I received a message from a friend during the night that I saw this morning where she told me that she wished she had my experience with people. I had to smile at it, it reinforced the realization that people look to me for advice and I guess in some ways, a role model. I told it that it simply took time. But I wonder if it really does take just time to learn how to deal with people that are jealous, envious, hateful, etc of you. I look at examples around me, and I see people older than me that act worse than a toddler throwing a temper tantrum over something superficial, something that they probably won’t even remember next week. Why? This is the examples we are giving the next generation while telling them to stop being so fragile. A tad bit hypocritical I think. Probably why I want to “combat” that with positive energy, to give positive examples for the generation below us.
Lately I’ve been feeling a shift in my mindset. I’m not so quick to argue like I once was. I look to defuse a situation now instead of my knee-jerk reaction of fighting (never physically, I’m just not a physical person like that. *shrug*). I’ve come to realize that for some reason people on certain social media sites find me inspiring, encouraging, someone to look to for guidance. This really does surprise me because I honestly do not see why, I just do things and think along the lines I was raised (not 100%, but close).
You know, it really shouldn’t surprise me at all. I’m 41 years old now and a grandmother. I reflect on the Triple Goddess used in neopaganism, the Maiden, Mother, Crone. I tell people in a jovial way that I am in my Crone years. One of the aspects of the Crone is wisdom. (*I chuckle here*) I’ve lived an interesting life, have known very interesting people, have experienced things others haven’t and I wouldn’t wish them to, and during everything I’ve listened to the stories that were told by people older than me, I listened to the stories of people who have gone through things I hope I never have to go through and I learned from what they said. So I guess it’s my turn to impart some of my life lessons to others.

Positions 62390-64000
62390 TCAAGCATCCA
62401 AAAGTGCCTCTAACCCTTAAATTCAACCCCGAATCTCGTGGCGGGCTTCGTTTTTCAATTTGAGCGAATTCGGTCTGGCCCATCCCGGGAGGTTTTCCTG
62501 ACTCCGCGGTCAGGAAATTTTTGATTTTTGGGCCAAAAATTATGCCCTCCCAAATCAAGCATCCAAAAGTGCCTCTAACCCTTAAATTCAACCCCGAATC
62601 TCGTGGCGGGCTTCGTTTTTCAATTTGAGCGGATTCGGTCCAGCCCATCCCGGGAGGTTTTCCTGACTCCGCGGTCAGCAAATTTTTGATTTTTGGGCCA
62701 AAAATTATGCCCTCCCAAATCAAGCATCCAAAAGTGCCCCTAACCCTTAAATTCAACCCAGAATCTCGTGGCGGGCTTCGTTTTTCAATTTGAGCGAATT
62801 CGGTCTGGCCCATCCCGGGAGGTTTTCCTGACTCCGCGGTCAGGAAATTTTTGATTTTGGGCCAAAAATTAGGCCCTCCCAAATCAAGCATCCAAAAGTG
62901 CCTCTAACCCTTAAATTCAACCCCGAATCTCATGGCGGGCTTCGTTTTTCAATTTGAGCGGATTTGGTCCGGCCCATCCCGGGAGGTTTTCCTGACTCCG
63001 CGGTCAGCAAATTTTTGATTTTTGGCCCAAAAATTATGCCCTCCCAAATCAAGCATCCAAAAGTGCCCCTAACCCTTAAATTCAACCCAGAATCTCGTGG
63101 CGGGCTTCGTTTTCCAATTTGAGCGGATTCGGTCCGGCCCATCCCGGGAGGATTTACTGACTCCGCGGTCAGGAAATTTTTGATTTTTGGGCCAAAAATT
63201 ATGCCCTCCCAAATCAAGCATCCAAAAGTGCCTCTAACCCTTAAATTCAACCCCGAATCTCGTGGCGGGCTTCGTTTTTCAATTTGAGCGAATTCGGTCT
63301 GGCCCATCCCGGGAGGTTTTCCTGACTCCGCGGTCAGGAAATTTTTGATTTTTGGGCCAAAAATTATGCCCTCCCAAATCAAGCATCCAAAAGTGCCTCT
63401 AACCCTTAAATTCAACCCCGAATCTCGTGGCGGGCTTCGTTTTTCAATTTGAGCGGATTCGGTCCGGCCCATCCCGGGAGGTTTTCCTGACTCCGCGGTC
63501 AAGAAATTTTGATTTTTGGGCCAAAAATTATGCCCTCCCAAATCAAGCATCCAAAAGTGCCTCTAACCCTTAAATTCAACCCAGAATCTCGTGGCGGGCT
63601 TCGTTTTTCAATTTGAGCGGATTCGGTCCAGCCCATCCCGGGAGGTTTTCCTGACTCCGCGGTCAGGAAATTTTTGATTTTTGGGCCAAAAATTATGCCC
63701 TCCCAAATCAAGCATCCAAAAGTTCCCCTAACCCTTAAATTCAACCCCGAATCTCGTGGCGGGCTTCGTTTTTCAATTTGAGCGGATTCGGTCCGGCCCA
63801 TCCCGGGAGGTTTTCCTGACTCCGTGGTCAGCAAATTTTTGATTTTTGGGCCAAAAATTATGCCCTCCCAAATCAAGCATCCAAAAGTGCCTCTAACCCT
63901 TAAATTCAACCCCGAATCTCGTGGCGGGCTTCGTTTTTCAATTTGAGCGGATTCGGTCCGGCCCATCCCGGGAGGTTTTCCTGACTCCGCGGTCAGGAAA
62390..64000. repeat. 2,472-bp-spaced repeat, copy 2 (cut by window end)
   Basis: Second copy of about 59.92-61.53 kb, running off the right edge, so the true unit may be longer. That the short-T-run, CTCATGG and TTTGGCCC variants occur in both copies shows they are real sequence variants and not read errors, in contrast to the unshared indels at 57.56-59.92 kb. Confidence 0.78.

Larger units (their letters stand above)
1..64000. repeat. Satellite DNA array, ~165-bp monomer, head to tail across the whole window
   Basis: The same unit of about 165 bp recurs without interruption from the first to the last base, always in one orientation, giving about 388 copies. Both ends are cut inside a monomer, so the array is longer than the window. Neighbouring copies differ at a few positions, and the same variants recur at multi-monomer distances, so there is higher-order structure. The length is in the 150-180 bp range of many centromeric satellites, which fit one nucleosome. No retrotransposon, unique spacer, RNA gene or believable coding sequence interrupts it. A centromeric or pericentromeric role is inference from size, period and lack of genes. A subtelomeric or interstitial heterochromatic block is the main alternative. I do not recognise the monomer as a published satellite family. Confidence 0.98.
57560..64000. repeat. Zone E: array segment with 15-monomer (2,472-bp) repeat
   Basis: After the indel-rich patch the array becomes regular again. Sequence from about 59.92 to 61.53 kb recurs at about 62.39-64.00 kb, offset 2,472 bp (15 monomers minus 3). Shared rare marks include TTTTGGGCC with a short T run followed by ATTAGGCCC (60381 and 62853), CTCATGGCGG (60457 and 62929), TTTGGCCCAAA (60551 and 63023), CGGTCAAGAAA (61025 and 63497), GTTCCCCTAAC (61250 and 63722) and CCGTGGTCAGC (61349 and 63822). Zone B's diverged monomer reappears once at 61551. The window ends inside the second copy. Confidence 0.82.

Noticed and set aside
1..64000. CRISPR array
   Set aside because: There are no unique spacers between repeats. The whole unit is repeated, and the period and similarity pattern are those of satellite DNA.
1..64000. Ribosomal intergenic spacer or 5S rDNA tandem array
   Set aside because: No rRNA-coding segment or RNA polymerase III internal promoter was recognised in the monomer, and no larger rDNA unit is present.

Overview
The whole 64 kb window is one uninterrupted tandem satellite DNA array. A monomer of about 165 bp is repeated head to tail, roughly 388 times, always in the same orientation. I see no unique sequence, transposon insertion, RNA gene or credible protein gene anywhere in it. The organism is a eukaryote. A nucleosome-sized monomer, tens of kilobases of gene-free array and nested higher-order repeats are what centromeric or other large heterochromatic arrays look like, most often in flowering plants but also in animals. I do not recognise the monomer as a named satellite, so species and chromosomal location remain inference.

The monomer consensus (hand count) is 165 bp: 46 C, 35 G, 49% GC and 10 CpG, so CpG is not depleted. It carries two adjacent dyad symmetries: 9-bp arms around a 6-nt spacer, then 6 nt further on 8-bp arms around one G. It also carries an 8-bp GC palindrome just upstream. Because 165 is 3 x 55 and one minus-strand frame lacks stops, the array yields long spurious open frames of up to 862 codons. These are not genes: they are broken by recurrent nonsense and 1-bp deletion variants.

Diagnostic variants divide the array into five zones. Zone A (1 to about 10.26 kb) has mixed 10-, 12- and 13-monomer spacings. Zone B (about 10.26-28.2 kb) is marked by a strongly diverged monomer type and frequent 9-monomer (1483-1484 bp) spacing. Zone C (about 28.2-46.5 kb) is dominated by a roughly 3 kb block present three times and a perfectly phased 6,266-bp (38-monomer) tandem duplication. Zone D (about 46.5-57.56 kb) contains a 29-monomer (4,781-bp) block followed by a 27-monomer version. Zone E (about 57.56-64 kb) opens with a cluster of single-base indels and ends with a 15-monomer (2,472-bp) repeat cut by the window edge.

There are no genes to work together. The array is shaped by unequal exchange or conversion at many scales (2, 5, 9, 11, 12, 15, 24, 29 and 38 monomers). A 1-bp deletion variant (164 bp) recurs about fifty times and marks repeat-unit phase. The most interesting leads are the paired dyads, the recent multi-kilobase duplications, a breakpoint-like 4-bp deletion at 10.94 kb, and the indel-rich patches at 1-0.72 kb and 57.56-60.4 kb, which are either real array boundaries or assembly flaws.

If there’s any kind of lesson I should pass on to others, I think it should be of tolerance, of understanding, of compassion. I said on a Facebook post today that instead of posting negative crap when we’re having a bad day to post positive instead. I mean, how do you end a bad mood? By engaging in something positive seems to work for me, whether it’s me jamming to some of my favorite bands or playing a video game or talking with a friend about anything but what’s put me in a bad mood. No, it doesn’t work all the time, but it works a good amount of the time. So that’s what I want to do, pass as many good vibes to others on this journey of life, cause honestly, life’s too short to be pissed all the time.
The letters started coming to Bo Juel’s house sometime in 2013, anonymous warnings about Armageddon being imminent and the need to get his life right. Some notes were handwritten, and others used letters cut out from magazines, resembling crude ransom demands. A few were mailed, but a few were left on the windshield of his […]